homotopy

(redirected from Homotopical)

homotopy

[hō′mäd·ə·pē]
(mathematics)
Between two mappings of the same topological spaces, a continuous function representing how, in a step-by-step fashion, the image of one mapping can be continuously deformed onto the image of the other.
References in periodicals archive ?
Hosted at one of the major centres for algebraic topology in the world and supervised by a world leader in homotopical group theory, The project will have a substantial impact on the er~s career by deepening and broadening his research expertise, Especially concerning p-compact groups and cohomology of finite groups; By significantly broadening his research network; And by solidifying his position as a trailblazer and leader in applying techniques from string topology to tackle difficult problems in group homology and cohomology.
Ultimately, he gives a homotopical interpretation of a deep relationship between operads and Grothendieck-TeichmEller groups.
Embryologically, it arises in the brain of placental mammals as an elongated midline structure composed of 2-3 x 108 fibers horizontal interconnecting homotopical and heterotopical cortical areas (2,23,24).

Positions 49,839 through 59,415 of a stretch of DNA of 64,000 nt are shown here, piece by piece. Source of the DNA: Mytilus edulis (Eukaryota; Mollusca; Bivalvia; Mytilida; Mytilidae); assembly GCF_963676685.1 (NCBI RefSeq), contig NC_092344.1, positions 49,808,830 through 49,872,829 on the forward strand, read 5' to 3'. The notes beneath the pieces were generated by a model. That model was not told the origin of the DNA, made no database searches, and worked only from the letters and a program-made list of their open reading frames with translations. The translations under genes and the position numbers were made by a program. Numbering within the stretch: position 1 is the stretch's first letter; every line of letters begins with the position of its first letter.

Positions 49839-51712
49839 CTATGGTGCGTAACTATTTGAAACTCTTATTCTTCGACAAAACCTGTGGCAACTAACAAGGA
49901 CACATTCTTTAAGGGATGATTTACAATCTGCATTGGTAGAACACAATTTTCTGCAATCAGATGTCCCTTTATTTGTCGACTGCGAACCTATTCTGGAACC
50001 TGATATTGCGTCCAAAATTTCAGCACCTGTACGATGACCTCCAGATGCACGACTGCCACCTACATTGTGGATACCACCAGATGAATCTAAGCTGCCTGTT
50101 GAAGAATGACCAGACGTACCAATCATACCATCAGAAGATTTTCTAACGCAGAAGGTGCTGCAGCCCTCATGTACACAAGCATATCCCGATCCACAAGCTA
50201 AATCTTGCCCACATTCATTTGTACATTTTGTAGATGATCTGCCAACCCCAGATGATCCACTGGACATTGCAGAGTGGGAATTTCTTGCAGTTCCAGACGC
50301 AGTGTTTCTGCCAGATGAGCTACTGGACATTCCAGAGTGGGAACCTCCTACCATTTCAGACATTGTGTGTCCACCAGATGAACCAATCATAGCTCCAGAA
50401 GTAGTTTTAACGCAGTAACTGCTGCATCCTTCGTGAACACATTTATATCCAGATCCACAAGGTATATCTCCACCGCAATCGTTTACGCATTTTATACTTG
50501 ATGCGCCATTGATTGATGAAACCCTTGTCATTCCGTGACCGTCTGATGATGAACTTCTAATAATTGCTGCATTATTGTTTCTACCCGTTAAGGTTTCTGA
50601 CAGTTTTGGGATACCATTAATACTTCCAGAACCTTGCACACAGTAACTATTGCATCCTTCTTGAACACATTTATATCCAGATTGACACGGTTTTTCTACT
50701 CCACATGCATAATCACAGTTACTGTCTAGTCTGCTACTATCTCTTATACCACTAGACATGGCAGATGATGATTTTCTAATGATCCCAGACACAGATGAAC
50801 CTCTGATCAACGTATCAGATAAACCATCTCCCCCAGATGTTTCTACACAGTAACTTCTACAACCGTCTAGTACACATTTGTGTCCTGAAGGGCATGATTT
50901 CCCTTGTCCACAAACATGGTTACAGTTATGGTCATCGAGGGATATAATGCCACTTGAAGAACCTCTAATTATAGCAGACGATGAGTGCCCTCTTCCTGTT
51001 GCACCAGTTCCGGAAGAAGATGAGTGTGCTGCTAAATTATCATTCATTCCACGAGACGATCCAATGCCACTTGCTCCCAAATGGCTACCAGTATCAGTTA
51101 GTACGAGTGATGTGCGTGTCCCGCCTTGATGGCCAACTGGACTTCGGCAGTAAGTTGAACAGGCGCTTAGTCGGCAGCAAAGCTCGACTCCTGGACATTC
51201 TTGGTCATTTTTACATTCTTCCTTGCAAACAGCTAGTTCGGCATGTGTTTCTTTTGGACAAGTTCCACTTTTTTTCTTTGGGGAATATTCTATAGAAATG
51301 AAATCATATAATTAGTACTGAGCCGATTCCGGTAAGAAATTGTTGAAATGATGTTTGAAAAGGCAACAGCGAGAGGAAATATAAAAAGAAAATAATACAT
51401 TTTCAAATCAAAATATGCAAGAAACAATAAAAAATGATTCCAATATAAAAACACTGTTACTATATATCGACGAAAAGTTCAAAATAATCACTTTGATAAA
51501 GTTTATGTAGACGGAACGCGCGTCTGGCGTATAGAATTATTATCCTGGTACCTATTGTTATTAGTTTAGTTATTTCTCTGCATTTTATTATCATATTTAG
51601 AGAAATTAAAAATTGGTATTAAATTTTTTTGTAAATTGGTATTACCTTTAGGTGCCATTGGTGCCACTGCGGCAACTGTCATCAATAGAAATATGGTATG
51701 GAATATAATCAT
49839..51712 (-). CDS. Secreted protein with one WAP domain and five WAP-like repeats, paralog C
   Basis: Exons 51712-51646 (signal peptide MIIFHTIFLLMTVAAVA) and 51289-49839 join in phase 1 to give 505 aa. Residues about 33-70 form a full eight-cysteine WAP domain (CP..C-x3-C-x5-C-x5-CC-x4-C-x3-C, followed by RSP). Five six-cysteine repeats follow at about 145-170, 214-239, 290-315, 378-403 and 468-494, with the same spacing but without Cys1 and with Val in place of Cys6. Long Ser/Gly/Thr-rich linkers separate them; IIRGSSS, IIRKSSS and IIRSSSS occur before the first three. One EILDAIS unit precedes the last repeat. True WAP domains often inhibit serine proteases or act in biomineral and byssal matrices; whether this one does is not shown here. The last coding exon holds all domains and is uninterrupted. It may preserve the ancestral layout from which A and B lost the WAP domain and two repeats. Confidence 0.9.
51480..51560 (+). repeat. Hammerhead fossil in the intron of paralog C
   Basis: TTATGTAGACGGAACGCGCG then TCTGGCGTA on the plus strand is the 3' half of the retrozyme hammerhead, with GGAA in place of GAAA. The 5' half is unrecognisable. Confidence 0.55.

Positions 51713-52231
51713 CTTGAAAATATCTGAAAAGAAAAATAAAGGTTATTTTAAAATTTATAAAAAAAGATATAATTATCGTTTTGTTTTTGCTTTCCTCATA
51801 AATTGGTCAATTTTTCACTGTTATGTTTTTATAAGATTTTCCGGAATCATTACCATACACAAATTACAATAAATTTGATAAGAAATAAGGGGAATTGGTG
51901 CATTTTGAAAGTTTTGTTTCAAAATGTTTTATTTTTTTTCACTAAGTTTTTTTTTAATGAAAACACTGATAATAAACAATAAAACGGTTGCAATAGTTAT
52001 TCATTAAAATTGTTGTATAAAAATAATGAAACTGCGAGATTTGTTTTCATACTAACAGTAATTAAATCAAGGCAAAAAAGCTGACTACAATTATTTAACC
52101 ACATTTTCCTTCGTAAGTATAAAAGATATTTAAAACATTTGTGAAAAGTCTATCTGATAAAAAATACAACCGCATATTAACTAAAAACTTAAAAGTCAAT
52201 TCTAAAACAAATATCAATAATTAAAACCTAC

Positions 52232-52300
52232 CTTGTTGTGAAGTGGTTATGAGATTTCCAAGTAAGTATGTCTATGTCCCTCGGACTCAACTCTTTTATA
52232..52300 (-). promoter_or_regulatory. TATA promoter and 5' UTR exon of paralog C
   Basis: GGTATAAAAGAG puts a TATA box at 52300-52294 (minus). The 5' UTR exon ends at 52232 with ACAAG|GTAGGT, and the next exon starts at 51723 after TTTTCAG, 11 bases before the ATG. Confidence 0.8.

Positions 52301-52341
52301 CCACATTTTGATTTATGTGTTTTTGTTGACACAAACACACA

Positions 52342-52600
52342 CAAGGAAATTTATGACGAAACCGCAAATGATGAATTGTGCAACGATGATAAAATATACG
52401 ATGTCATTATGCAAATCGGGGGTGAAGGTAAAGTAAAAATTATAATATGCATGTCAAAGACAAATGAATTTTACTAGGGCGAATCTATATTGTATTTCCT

Its homotopical tools should be similarly non-reversible, and homotopy constructions occur here in a directed version, which gives rise to new "shapes" with elegance that is strengthened by the fact that such constructions are determined by universal properties.
Seade (mathematics, UNAM, Mexico) and Teissier (Institut Mathematique de Jussieu, Paris) have edited these papers on such subjects as the Join Theorem for polar weighted homogenous singularities, homotopical variation and Jacobian curves for normal complex surfaces.
QD67] Daniel Quillen, Homotopical Algebra, Lectures Notes 43, Springer-Verlag, Berlin, 1967.
Recently, an extension of type theory with homotopical concepts such as univalence is gaining traction because it allows for the first time to marry together expected principles of equality.
Homotopical Algebra, Lecture Notes in Math, 43, Springer, 1967.